The overall approach is called observe, orient, design, act, or OODA. …

The rest of this article is only available to active members of Questia

Sign up now for a free, 1-day trial and receive full access to:

  • Questia's entire collection
  • Automatic bibliography creation
  • More helpful research tools like notes, citations, and highlights
  • Ad-free environment

Already a member? Log in now.

Notes for this article

Add a new note
If you are trying to select text to create highlights or citations, remember that you must now click or tap on the first word, and then click or tap on the last word.
One moment ...
Default project is now your active project.
Project items

Items saved from this article

This article has been saved
Highlights (0)
Some of your highlights are legacy items.

Highlights saved before July 30, 2012 will not be displayed on their respective source pages.

You can easily re-create the highlights by opening the book page or article, selecting the text, and clicking “Highlight.”

Citations (0)
Some of your citations are legacy items.

Any citation created before July 30, 2012 will labeled as a “Cited page.” New citations will be saved as cited passages, pages or articles.

We also added the ability to view new citations from your projects or the book or article where you created them.

Notes (0)
Bookmarks (0)

You have no saved items from this article

Project items include:
  • Saved book/article
  • Highlights
  • Quotes/citations
  • Notes
  • Bookmarks
Notes
Cite this article

Cited article

Style
Citations are available only to our active members.
Sign up now to cite pages or passages in MLA, APA and Chicago citation styles.

(Einhorn, 1992, p. 25)

(Einhorn 25)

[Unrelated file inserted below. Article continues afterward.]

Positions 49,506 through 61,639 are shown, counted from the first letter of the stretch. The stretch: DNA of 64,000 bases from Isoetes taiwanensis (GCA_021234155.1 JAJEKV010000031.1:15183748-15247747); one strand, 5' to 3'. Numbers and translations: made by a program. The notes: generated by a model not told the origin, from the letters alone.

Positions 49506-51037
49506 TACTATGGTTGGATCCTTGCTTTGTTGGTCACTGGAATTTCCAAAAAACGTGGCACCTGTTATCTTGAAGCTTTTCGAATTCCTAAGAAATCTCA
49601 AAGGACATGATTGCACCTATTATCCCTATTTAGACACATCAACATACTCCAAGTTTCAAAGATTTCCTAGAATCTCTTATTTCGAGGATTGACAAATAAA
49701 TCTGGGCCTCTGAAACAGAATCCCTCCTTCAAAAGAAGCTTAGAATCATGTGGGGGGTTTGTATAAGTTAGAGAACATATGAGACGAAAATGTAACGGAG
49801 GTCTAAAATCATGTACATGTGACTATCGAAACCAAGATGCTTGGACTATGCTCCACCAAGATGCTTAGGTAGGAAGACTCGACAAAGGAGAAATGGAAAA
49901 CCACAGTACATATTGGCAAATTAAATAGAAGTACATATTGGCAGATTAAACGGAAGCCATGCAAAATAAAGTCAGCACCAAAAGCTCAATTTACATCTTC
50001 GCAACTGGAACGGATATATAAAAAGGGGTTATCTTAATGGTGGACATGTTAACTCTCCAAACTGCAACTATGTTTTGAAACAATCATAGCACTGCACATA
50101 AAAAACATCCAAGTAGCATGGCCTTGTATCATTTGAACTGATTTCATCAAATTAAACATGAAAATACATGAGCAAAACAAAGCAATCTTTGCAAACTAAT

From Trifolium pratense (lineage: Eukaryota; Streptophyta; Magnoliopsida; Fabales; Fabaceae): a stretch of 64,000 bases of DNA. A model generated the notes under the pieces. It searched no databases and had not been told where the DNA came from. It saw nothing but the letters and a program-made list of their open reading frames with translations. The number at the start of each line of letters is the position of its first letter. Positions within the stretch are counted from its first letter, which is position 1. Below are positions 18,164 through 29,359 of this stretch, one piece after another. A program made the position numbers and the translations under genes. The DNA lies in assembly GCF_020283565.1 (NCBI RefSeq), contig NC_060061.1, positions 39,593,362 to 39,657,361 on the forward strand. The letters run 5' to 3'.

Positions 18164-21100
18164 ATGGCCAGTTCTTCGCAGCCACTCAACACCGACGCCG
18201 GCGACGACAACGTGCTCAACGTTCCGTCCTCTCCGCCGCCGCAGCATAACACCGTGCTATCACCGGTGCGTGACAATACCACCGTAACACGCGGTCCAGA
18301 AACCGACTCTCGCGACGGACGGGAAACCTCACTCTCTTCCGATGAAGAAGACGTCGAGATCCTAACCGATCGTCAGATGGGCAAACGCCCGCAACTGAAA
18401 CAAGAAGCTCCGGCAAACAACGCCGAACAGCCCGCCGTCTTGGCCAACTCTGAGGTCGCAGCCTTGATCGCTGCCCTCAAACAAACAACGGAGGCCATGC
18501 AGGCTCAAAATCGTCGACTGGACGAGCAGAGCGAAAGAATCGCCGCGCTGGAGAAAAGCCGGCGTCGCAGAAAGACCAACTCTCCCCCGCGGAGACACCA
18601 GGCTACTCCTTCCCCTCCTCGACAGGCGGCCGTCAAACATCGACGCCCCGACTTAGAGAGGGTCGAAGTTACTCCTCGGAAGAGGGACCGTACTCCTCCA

1

1. Lois J. Einhorn, Abraham Lincoln, the Orator: Penetrating the Lincoln Legend (Westport, CT: Greenwood Press, 1992), 25, http://www.questia.com/read/27419298.

Cited article

Here's a Thought: The Pentagon Wants Thinking' Drones
Settings

Settings

Typeface
Text size Smaller Larger Reset View mode
Search within

Search within this article

Look up

Look up a word

  • Dictionary
  • Thesaurus
Please submit a word or phrase above.
Print this page

Print this page

Why can't I print more than one page at a time?

Full screen

matching results for page

Cited passage

Style
Citations are available only to our active members.
Sign up now to cite pages or passages in MLA, APA and Chicago citation styles.

"Portraying himself as an honest, ordinary person helped Lincoln identify with his audiences." (Einhorn, 1992, p. 25).

"Portraying himself as an honest, ordinary person helped Lincoln identify with his audiences." (Einhorn 25)

"Portraying himself as an honest, ordinary person helped Lincoln identify with his audiences."1

1. Lois J. Einhorn, Abraham Lincoln, the Orator: Penetrating the Lincoln Legend (Westport, CT: Greenwood Press, 1992), 25, http://www.questia.com/read/27419298.

Cited passage

Welcome to the new Questia Reader

The Questia Reader has been updated to provide you with an even better online reading experience.  It is now 100% Responsive, which means you can read our books and articles on any sized device you wish.  All of your favorite tools like notes, highlights, and citations are still here, but the way you select text has been updated to be easier to use, especially on touchscreen devices.  Here's how:

1. Click or tap the first word you want to select.
2. Click or tap the last word you want to select.

OK, got it!

Thanks for trying Questia!

Please continue trying out our research tools, but please note, full functionality is available only to our active members.

Your work will be lost once you leave this Web page.

For full access in an ad-free environment, sign up now for a FREE, 1-day trial.

Already a member? Log in now.